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Crow Pass with dogs?

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  • Crow Pass with dogs?

    Going to hike Crow Pass this Tuesday thru Thursday. I was thinking about taking my dog an American bull dog. He is a big dog!!!! What is the river crossing like this time of the year? Is it like the kenai low in the spring and builds all summer or high in spring low in the fall?

  • #2
    Water levels have been high across south central lately, so I expect Eagle River is much the same. I've hiked Crow Pass with a dog before, but the dog required carrying across. There are some inherent dangers in crossing Eagle River when it's high and you'll have to determine if you're willing to do it carrying a dog and accept the additional risks. As always, make sure you unbuckle your pack so if you fall in you can get out of it if necessary.
    "If snowmachiners would adopt the habits of riding one at a time and not parking at the base of avalanche prone slopes, the number of fatalities would likely be whittled by at least a third, if not by half." ~ Jill Fredston, in the book Snowstruck, In The Grip Of Avalanches.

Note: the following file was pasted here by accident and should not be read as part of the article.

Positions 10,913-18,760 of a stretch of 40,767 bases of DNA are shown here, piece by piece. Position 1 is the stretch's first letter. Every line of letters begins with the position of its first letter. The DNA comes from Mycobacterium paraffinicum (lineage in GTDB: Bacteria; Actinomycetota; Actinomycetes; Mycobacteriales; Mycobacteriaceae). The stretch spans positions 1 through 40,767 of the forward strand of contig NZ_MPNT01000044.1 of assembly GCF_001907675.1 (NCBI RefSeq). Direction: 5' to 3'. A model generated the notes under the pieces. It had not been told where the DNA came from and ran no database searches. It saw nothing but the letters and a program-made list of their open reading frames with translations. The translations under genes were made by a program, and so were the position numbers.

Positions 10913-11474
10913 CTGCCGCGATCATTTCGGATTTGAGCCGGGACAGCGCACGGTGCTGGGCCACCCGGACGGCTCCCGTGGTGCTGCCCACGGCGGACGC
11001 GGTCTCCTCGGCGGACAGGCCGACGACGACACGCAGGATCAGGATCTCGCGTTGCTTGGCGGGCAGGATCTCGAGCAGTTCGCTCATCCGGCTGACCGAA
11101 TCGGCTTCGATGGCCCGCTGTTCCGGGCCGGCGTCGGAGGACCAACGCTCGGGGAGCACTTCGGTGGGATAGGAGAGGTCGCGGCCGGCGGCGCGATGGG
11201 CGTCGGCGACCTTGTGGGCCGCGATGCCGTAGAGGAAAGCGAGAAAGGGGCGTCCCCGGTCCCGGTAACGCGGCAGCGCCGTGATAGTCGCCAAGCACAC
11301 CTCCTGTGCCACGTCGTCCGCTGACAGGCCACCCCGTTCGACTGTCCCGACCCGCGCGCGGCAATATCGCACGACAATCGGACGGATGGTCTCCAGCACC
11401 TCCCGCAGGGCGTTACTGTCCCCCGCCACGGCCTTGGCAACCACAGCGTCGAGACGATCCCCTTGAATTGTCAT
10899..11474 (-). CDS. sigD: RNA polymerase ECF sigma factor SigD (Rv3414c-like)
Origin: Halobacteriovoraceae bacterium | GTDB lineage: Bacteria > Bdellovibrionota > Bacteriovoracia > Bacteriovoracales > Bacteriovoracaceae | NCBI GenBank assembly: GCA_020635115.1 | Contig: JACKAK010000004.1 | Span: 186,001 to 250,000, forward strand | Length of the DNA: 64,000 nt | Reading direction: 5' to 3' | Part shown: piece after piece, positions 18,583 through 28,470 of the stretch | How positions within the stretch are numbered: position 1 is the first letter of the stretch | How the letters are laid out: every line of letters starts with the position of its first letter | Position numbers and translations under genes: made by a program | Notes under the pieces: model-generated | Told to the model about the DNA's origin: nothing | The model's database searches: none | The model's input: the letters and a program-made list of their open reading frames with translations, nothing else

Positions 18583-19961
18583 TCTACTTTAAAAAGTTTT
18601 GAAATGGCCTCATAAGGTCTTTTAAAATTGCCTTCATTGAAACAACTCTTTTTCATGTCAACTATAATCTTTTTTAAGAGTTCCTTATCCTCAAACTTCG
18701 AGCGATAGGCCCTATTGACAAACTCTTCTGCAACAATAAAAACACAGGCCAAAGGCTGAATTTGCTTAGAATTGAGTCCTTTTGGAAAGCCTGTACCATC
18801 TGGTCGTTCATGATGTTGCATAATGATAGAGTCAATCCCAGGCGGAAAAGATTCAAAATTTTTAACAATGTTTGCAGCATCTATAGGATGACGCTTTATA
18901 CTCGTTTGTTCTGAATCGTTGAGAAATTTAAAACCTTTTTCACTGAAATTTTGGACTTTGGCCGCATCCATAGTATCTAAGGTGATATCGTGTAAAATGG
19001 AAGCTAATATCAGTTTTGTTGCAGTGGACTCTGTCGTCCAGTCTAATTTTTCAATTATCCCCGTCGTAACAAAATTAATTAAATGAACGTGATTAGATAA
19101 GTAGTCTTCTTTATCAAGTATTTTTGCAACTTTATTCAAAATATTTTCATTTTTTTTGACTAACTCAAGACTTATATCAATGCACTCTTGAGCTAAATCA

• #3
      Crossing Eagle River, a glacial river, at the designated Crow Pass Trail crossing point is generally shallow, only a foot +- deep, in the mornings. And absolutely cross only at that wide and shallow designated crossing point indicated by the signs (if they are still in place).
      On the warm and hot days it can raise dramatically as the temperatures raise and the sun beats down on the glacier, especially in the afternoons and evenings! The depth in the mornings, or anytime is not the real concern. The real concern is that the water is only minutes off the glacier, and is about 35 degrees. That temperature is quickly "foot numbing", and dogs do not do well in my observations at that crossing. Perhaps I'm just not a dog guy.

      And by the way, the Kenai River this weekend, June 4 and 5, was a little higher than normal. Many of the gravel bars that are routinely exposed during much of the summer were under a few inches of water. The air temps were only around 53 degrees, but there had been some rain, and the river water was the clearest I have ever saw it. No fishermen or tourists boats yet. If you could tune out the road traffic noise, it was almost like being in the wilderness.

      Imagine (It's easy if you try)
      …miles and miles of mountains…wide expanses of tundra...remote wild waters…
      (Whisper words of wisdom) Let It Be


      • #4
        Thanks for the info boys!!!! Heading out!!!


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